Sitagliptin improves glycemic profile in type 2 diabetes, mild renal impairment
Adults with type 2 diabetes, mild renal insufficiency and an elevated HbA1c assigned the DPP-IV inhibitor sitagliptin experienced greater improvements in glycemic profile vs. similar patients assigned the SGLT2 inhibitor dapagliflozin, according to findings from the ComposIT-R study.
“While it is widely recognized that the choice of an antihyperglycemic agent for treatment of type 2 diabetes should be influenced by renal function, only [chronic kidney disease] stages 3 to 5 are usually considered relevant to that decision,” Russell Scott, MD, PhD, of the Lipid and Diabetes Research Group at Christchurch School of Medicine, Christchurch, New Zealand, and colleagues wrote in the study background. “Additionally, clinical studies in patients with CKD are usually focused on patients with [estimated glomerular filtration rate of] < 60 mL/min/1.73m2. While patients with type 2 diabetes and mild renal insufficiency are typically included in phase 3 studies of antihyperglycemic therapies, the specific impact of mild renal insufficiency on the efficacy and safety of most [antihyperglycemic agents] has not generally been prospectively evaluated in clinical trials.”
In a multinational, randomized, double-blind, active-comparator-controlled, parallel-group trial, researchers evaluated adults with type 2 diabetes and mild renal insufficiency, defined as an eGFR between 60 mL/min/1.73m² and 90 mL/min/1.73m², at 185 sites in 24 countries (mean age, 67 years; 42% women; mean BMI, 31.6 kg/m²; mean HbA1c, 7.7%; mean diabetes duration, 10.6 years). Participants had an HbA1c of between 7% and 9.5% and fasting glucose between 6.1 mmol/L and 14.4 mmol/L at baseline.
Researchers randomly assigned participants to 100 mg sitagliptin once daily (n=307; Januvia, Merck) or 5 mg dapagliflozin (Farxiga, AstraZeneca), adjusted to 10 mg, once daily for 24 weeks.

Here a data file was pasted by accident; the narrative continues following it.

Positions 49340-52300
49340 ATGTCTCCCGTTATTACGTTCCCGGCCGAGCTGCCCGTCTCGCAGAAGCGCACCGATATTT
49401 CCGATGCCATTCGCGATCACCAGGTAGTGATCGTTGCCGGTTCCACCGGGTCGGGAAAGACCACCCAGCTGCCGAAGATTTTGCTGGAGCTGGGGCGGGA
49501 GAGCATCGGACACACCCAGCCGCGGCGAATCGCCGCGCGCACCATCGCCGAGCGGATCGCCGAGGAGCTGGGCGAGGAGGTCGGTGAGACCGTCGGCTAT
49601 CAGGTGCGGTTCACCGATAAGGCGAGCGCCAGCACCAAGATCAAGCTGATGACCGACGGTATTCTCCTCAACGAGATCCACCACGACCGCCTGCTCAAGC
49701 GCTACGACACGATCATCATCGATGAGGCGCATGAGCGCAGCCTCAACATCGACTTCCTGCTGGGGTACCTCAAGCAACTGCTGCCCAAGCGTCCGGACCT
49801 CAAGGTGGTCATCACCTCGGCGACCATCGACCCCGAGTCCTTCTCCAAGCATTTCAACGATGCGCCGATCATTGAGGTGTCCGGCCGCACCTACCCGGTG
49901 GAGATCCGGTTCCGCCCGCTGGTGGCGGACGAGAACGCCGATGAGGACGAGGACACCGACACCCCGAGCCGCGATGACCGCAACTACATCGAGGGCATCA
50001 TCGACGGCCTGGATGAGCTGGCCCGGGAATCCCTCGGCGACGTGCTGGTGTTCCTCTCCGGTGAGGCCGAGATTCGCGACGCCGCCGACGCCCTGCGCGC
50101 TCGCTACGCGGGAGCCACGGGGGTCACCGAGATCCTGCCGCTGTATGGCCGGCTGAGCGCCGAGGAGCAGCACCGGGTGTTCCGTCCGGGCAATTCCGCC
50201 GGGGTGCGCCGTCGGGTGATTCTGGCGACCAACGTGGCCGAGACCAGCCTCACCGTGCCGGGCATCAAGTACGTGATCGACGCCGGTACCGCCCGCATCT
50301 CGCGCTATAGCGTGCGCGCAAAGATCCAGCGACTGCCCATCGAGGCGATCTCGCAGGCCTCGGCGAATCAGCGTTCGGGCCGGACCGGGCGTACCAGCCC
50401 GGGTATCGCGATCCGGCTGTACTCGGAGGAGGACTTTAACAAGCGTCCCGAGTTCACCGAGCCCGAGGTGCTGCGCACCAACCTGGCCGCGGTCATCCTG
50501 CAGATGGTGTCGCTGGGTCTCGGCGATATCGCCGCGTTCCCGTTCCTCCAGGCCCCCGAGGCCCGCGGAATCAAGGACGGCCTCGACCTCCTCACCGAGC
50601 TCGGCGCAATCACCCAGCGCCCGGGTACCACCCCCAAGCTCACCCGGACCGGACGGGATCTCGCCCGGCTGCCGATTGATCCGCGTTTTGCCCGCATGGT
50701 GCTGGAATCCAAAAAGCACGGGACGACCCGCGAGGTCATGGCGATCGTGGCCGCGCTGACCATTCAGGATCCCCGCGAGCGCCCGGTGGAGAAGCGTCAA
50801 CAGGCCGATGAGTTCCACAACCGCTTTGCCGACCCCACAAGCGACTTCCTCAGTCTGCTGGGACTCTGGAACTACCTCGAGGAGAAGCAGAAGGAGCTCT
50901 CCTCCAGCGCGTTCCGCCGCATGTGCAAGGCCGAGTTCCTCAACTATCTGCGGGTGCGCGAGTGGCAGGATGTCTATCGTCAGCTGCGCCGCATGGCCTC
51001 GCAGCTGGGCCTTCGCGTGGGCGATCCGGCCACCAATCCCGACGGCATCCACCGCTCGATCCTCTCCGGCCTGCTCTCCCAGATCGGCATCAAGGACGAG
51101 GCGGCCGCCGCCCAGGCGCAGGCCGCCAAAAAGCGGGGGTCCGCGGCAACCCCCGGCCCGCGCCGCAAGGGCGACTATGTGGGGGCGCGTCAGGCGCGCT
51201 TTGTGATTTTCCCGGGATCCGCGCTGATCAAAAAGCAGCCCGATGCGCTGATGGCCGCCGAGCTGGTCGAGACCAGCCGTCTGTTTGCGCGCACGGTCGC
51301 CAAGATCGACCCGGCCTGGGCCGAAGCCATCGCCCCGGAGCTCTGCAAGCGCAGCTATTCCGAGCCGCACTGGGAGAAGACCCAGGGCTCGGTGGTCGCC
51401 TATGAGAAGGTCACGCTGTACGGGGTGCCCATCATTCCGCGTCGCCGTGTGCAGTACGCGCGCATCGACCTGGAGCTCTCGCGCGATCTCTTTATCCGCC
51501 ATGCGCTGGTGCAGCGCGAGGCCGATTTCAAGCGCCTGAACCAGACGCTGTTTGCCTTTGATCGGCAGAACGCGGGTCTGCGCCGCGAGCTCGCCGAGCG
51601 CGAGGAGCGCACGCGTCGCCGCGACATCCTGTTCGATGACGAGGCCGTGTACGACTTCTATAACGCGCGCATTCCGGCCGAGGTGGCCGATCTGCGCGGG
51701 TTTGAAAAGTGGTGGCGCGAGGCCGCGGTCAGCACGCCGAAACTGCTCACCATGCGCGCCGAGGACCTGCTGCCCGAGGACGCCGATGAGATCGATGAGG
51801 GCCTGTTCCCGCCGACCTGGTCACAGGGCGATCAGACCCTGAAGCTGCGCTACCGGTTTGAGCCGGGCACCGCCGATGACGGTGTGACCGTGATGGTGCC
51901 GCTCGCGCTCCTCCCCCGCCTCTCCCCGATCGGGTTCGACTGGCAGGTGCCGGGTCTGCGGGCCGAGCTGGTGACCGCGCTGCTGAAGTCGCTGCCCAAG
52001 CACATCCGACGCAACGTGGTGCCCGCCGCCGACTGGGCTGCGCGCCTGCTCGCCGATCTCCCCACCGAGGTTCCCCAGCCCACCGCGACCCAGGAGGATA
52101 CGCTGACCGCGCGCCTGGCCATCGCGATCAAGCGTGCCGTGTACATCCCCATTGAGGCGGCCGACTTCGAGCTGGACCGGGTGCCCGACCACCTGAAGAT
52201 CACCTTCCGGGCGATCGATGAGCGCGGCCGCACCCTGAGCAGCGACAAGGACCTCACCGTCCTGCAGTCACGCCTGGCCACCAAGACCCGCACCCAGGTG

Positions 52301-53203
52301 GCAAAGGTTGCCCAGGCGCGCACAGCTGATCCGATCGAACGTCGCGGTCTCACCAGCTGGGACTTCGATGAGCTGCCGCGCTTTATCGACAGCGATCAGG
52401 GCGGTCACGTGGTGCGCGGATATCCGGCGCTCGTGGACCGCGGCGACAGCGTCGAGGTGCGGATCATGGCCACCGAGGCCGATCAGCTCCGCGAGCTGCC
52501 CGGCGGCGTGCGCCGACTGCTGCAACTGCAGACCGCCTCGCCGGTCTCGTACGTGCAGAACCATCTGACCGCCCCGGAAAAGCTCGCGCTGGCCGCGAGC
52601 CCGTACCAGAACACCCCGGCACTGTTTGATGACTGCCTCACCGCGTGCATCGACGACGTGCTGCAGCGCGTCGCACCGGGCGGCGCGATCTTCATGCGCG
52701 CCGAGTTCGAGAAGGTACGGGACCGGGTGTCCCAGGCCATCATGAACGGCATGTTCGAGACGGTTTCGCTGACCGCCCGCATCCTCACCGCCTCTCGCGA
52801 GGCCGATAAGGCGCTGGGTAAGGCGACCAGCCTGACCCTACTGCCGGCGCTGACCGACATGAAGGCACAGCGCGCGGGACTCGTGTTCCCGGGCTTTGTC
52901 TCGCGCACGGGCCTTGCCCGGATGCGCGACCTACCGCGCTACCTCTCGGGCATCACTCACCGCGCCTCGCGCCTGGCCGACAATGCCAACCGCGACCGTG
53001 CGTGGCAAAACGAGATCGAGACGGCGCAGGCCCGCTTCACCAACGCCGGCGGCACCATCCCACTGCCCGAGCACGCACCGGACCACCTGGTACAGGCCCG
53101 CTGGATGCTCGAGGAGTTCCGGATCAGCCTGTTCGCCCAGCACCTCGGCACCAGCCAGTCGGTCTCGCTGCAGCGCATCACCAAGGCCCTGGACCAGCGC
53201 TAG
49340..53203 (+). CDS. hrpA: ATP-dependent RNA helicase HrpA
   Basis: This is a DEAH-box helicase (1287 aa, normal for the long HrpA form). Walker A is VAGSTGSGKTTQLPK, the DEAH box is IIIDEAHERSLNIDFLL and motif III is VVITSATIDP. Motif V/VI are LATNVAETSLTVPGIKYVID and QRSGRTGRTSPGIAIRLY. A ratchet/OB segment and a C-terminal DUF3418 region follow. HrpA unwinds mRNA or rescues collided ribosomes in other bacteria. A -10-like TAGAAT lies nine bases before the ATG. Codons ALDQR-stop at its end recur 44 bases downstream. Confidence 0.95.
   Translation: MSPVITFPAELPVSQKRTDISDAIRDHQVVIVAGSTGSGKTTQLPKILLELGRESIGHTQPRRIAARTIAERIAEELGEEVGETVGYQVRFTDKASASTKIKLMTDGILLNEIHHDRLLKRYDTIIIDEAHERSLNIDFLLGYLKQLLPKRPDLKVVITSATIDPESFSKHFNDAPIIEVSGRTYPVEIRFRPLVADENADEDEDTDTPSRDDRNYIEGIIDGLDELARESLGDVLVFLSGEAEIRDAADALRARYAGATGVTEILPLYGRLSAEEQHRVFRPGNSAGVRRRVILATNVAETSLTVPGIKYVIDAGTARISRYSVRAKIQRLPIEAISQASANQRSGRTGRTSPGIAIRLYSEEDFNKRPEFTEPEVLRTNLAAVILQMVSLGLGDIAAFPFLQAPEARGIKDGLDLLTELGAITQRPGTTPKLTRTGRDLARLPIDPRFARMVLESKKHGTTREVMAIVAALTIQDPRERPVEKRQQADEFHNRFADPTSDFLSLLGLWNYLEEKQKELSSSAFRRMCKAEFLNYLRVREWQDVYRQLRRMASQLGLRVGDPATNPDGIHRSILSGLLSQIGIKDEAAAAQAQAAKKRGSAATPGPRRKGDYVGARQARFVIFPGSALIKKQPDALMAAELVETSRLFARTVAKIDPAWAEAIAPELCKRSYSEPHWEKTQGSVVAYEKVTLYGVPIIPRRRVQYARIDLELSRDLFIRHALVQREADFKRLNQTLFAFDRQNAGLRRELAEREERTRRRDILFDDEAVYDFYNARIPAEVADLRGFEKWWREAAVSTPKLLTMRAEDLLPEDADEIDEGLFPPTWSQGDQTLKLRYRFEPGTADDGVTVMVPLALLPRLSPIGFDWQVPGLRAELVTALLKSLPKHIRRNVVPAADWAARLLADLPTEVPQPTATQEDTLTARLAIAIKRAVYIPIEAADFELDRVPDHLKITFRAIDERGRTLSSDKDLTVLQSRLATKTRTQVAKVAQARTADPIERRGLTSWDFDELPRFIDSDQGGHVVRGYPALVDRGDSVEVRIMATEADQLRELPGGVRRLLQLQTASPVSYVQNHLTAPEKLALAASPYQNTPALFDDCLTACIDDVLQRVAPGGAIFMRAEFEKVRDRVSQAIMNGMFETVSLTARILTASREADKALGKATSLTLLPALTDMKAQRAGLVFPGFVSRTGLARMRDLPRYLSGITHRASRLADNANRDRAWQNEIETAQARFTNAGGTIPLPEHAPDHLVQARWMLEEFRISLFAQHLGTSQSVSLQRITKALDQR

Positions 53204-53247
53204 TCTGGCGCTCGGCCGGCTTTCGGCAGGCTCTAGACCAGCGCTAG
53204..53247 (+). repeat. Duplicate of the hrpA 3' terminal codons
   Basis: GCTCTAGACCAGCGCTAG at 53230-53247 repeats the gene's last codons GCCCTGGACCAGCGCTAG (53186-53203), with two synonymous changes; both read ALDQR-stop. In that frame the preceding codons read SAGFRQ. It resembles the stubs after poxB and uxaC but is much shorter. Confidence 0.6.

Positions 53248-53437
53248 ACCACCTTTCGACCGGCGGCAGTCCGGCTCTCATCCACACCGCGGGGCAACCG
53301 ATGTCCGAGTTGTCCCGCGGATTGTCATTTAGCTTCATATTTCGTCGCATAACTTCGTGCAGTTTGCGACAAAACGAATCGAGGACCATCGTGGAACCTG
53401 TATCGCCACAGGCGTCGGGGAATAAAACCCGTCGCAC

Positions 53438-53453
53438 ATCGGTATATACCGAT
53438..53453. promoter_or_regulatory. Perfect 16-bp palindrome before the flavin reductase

Efficacy endpoints included change from baseline in HbA1c, 2-hour post-prandial glucose, fasting plasma glucose, post-prandial insulin, post-prandial glucagon and insulin to glucagon ratio at 24 weeks.
At 24 weeks, the sitagliptin group experienced a greater least-squares mean HbA1c change from baseline vs. the dapagliflozin group (least squares mean, –0.51% [95% CI, –0.6 to –0.43] vs. least squares mean, –0.36% [95% CI, –0.45 to –0.27]). There was a between-group difference of –0.15 (95% CI, –0.26 to –0.04)
Both treatment groups showed a near maximum decrease in Hba1c by week 10, according to the researchers. At week 24, the between group difference in the percentage of patients with an HbA1c of less than 7% was 15.5 (95% CI, 7.7-23.2).
One or more adverse events occurred in 48.9% of the sitagliptin group vs. 51.6% in the dapagliflozin group. There were no deaths. Summary measures of adverse events were comparable between groups, apart from drug-related adverse events, according to researchers (7.8% in the sitagliptin group vs. 13.7% in the dapagliflozin group; between-group difference –5.9 [95% CI, –11 to –1]).
A pre-specified analysis found no significant between-group difference in 2-hour incremental post-prandial glucose excursion.
“In patients with type 2 diabetes and mild renal insufficiency who were inadequately controlled on metformin ± sulfonylurea, treatment with sitagliptin compared with dapagliflozin demonstrated greater glycemic efficacy, a greater percentage of patients at glycemic goal, and a good safety profile. Additional prospective studies, evaluating the safety and efficacy of other [antihyperglycemic agents] in patients with mild renal impairment, could be of value to prescribing physicians.” – by Jennifer Byrne
Disclosure: The authors report no relevant financial disclosures.